POUGHKEEPSIE, NY -- Two new National Science Foundation (NSF) grants to Vassar College totaling more than $1.6 million will make possible a complete electrical upgrade to the college’s largest science facility, as well as the acquisition of a quadrupole time of flight mass spectrometer, an advanced instrument used to determine the exact mass of individual molecules.
A $1.3 million NSF grant will advance the Olmsted Hall of Biological Sciences, which at 72,000 square feet is Vassar's largest science facility. In addition to housing the college’s biology department, Olmsted Hall has evolved to include several research and training facilities shared by biology, chemistry, computer science, psychology, and environmental science professors to pursue interdisciplinary projects. Olmsted has also emerged as a center of considerable student research; each year approximately 65 students conduct collaborative research there with a biology faculty member, as well as upwards of 25 additional students conducting research with a professor from another science department.
Consider that approximately 55% of the assignable square footage in Olmsted Hall is dedicated to research and research training, and about 68% of the emergency generator load is required to power those research related spaces during a power loss. The impact from both upgrading the building’s electrical service and replacing its emergency power generator will be considerable for the science research and instruction emerging at Vassar.
“In the past six years Vassar has hired six new tenure-track faculty members in biology, all of whom have vibrant research projects, with specializations in animal behavior, bioinformatics, cell biology, developmental biology, ecosystems ecology, and virology. Revitalizing our facilities to support young faculty members like these, as well as established faculty and future hires, is essential,” explained chemistry professor and associate dean of the faculty Marianne Begemann, who led Vassar’s successful NSF proposal.
“Just as importantly,” Begemann added, “the Olmsted electrical upgrade is crucial to the college’s commitment to teach research by providing students with opportunities to do research. We’re ensuring that our students will have the opportunity to work with faculty mentors on innovative, state-of-the-discipline projects utilizing current equipment, more sophisticated instruments, and expanded computational power.”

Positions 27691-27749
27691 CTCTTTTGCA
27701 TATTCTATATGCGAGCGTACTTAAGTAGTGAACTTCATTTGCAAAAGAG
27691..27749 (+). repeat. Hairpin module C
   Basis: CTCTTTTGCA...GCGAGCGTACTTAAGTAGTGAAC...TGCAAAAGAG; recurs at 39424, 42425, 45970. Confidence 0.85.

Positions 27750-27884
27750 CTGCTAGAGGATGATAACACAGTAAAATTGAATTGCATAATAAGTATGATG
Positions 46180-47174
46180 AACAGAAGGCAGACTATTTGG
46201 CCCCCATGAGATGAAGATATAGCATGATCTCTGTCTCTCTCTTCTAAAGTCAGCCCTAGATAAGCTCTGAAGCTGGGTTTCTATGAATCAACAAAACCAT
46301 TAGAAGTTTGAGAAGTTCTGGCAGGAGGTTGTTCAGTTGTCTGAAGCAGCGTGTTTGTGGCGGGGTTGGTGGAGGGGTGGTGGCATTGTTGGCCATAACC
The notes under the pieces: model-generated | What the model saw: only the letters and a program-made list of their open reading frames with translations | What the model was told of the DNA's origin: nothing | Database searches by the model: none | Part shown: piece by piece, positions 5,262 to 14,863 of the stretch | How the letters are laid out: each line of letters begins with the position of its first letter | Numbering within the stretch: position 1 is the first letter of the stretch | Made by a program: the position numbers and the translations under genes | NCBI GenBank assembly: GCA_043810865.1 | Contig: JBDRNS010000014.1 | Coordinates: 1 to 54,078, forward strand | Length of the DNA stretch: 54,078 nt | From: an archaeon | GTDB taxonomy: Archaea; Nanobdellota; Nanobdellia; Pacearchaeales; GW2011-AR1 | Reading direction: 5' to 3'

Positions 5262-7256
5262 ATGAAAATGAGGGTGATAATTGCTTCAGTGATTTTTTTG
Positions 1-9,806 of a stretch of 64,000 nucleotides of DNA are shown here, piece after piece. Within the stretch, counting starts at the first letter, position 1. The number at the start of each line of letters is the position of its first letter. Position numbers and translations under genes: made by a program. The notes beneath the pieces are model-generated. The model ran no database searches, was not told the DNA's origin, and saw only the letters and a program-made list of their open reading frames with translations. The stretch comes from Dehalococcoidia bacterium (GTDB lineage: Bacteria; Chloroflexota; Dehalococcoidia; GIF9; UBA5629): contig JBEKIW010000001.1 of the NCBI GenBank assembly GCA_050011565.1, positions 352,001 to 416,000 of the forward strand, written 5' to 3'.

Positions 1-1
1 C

Chemistry professor Teresa Garrett will use Vassar’s new quadrupole time of flight mass spectrometer to expand her lipids research, analyzing, for example, the lipid composition of a number of systems, including bacteria, anemones, and viruses. At the same time, Garrett explains that the instrument funded by her nearly $390,000 NSF grant will make possible an array of other investigations by Vassar professors, ranging from biochemistry and environmental biology to microbiology, cell biology, and organic synthesis.
Mass spectrometry is a powerful tool for characterizing the molecules in a complex mixture. For example, “A single cell can have more than 1000 different lipid molecules, many of which have distinct masses that we can use our new instrument to detect. And when we couple our new spectrometer with the high performance separation systems routinely used in our department, the number of molecules that we can identify will increase immensely,” Garrett said. “Another beauty of this instrument is that it can determine the structure of a molecule. Individual molecules of a given mass are broken apart in the ‘collision cell’, and the mass of each piece is precisely measured. All of this data can then be used to provide the molecular formula that will determine what the molecule is. What’s really exciting is that the spectrometer will not only allow us to verify the structure of known molecules, but to discover new structures as well.”
Vassar’s new mass spectrometer will provide chemistry professor Christopher Smart another robust way to study fullerenes, a recently discovered class of organic molecules composed completely of carbon as hollow, closed cage structures. Functionalization of the fullerene’s novel surface produces new molecules that may have applications as medicines, electronics materials, as well as model compounds for the investigation of carbon nanotube surfaces. And the new instrument will aid the joint research of chemist Eric Eberhardt and biologist Jodi Schwarz, helping them to identify molecular changes that occur when a marine symbiont organism lives within the cells of a coral host. In particular they are examining the results of "coral bleaching," a more frequent phenomenon caused by increasing ocean temperatures, where the breakdown of the host-symbiont interaction has devastating consequences on an entire reef ecosystem.
Teresa Garrett also intends for Vassar’s new advanced research tool to be a broader resource for peers at nearby colleges. “We anticipate fruitful collaborations with researchers at Marist College, Bard College, and SUNY-New Paltz,” said Garrett. Moreover, in her proposal she asserted that, “By engaging undergraduate scientists with this state-of-the-art analytical equipment in research and classroom laboratories, future researchers and life science professionals will be prepared to directly participate in this technology driven era.”
Vassar’s new grant to upgrade Olmsted Hall is provided by the NSF’s Academic Research Infrastructure Program: Recovery and Reinvestment (ARI-R²), with funding from the American Recovery and Reinvestment Act. Vassar will acquire its new quadrupole time of flight mass spectrometer with a grant from the NSF’s Major Research Instrumentations program.
Vassar College is a highly selective, coeducational, independent, residential liberal arts college founded in 1861.